Most of the major domestic equity indexes closed last week with modest gains. The tech-heavy Nasdaq performed best, aided by strength in semiconductor stocks early in the week. Better-than-expected results from Hewlett-Packard gave a further boost to tech shares on Friday. Utilities and materials stocks also performed well, while real estate shares lagged as interest rates rose. Consumer staples shares also underperformed, as Wal-Mart sold off early in the week following an earnings miss and guidance that disappointed.
Some stability in closing levels masked considerable intraday swings in the major indexes. After rising when trading resumed on Tuesday morning, stocks reversed course and fell sharply in the afternoon. Traders noted a lack of consensus to explain the selling, although many pointed to some combination of continuing worries over recent volatility, rising interest rates, and the S&P 500 breaking below its 50-day moving average of 2,725.
Intraday volatility continued on Wednesday, when attention seemingly turned to the release of minutes from the Federal Reserve’s late-January policy meeting. Stocks rose initially following the release but then fell back as traders seemed to detect a more hawkish stance among policymakers — even prior to the release of data showing higher inflation in January and a substantial increase in hourly earnings. The minutes indicated that Fed officials have greater confidence in the near-term economic and policy outlook, and most analysts expect another rate increase following the March 20-21 FOMC meeting. Nevertheless, stocks seemed to get a boost on Friday from the Fed’s semiannual report on monetary policy to Congress, which indicated that officials expected inflation to remain below the Fed’s 2 percent 2018 target.
Note that the Fed’s January meeting predated federal government spending increases that were signed into law on February 9. It is unclear whether the fiscal stimulus from the budget agreement will further bolster policymakers’ confidence in their growth and inflation outlook. In combination with recent tax cuts, the budget agreement is also likely to increase government borrowing considerably such that annual federal deficits will likely exceed $1 trillion in coming years. Last week brought evidence of the first ramp-up in government borrowing, with roughly $258 billion in new issuance from the U.S. Treasury, according to Bloomberg. As the market absorbed the new supply, yields increased across the yield curve to their highest levels in several years while multiple benchmark U.S. Treasury issues on the front end of the curve reached their highest yield levels in a decade. Yields decreased on Friday, however, as traders appeared to join a modest “flight to safety” in anticipation of the upcoming Italian elections.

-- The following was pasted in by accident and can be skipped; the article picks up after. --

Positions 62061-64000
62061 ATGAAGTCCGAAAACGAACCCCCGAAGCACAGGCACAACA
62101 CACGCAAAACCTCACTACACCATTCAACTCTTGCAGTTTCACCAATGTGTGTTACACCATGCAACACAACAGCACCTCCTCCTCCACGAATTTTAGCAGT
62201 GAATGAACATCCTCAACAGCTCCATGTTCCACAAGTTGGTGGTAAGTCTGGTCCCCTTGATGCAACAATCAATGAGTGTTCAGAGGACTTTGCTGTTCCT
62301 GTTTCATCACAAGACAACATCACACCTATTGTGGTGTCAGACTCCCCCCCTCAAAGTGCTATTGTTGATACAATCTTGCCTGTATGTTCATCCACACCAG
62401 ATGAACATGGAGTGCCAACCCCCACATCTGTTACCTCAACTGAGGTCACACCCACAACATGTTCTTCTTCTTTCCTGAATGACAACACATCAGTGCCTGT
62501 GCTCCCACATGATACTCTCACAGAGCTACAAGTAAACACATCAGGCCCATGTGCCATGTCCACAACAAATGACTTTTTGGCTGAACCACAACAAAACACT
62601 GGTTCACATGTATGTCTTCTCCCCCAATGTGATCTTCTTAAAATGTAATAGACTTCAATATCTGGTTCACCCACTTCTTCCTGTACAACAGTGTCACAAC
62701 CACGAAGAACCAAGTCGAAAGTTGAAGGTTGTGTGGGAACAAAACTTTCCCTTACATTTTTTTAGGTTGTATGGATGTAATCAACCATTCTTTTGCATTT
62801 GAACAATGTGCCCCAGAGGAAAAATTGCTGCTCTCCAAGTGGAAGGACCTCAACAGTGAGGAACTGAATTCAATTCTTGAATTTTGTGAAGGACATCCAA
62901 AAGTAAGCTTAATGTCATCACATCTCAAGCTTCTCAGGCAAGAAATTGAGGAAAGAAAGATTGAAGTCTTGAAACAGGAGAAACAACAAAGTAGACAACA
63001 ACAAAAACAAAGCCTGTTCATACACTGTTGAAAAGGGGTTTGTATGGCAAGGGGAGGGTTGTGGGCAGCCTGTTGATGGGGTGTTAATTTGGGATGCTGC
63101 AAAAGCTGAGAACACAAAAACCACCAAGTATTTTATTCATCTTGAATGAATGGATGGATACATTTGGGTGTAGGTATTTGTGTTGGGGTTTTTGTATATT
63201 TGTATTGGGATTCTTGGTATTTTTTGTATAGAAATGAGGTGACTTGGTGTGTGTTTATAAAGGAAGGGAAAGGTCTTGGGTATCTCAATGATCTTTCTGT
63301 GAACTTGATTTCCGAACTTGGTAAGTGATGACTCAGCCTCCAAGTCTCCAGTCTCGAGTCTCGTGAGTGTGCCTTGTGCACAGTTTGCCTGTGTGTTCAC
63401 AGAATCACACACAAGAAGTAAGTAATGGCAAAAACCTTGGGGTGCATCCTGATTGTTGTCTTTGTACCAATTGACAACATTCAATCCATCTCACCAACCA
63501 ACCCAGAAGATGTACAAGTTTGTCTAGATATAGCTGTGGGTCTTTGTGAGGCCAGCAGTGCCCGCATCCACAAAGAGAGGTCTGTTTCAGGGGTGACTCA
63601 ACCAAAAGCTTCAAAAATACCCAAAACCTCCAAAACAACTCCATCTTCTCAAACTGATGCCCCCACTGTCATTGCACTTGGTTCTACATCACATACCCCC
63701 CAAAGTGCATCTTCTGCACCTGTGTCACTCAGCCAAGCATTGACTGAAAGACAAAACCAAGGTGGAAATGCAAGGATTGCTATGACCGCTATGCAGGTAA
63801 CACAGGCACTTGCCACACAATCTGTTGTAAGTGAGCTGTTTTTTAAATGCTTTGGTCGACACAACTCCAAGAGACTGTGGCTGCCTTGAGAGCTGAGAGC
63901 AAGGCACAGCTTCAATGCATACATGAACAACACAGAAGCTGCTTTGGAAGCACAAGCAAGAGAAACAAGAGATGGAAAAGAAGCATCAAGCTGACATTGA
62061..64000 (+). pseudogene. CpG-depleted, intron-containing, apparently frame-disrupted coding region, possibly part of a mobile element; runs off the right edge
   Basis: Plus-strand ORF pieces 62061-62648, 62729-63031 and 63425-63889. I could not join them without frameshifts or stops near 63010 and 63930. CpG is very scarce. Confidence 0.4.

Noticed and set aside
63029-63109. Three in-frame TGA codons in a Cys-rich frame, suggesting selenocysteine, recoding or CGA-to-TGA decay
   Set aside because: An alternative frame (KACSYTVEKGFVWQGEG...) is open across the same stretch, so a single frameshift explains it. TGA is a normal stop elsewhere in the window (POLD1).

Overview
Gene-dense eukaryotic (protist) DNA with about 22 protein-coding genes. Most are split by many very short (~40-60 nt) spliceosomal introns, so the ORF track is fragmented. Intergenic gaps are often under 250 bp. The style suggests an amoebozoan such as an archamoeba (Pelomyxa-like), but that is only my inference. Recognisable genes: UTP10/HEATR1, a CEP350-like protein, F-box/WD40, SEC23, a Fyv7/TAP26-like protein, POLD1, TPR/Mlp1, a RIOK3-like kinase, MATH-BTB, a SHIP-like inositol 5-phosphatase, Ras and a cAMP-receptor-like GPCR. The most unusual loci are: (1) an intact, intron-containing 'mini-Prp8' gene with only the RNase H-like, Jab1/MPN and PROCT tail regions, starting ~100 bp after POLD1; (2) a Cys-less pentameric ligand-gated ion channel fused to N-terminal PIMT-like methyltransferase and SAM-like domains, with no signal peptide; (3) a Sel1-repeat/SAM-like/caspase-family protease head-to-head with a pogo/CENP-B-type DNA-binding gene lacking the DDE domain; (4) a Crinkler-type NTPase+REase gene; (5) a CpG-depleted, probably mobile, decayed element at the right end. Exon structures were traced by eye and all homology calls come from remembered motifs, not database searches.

European stocks ended the week generally mixed with relatively light volume. Despite a heavy week of corporate earnings reports and positive economic indicators, major indexes in the region were subdued. The pan-European index STOXX 600 index was essentially flat as traders seemed to be on guard about the prospect of rising inflationary pressures. The German DAX 30 moved marginally higher following reports of solid demand for German exports. Britain’s FTSE 100 moved marginally lower, weighed down by some disappointing corporate earnings and a report that the unemployment rate in the U.K. rose slightly in the fourth quarter of 2017.
In Asia, the major stock market benchmarks rose modestly last week. Data from Japan show that manufacturing activity and exports remain positive, purchasing managers’ index figures remain solidly in expansive territory, and exports rose 12.2 percent in January, exceeding expectations and marking the 14th straight month of gains. Combined with a slight decline in import growth, the rise in exports helped narrow Japan’s trade gap significantly while employment increased at a faster pace and saw its best growth in 11 years.
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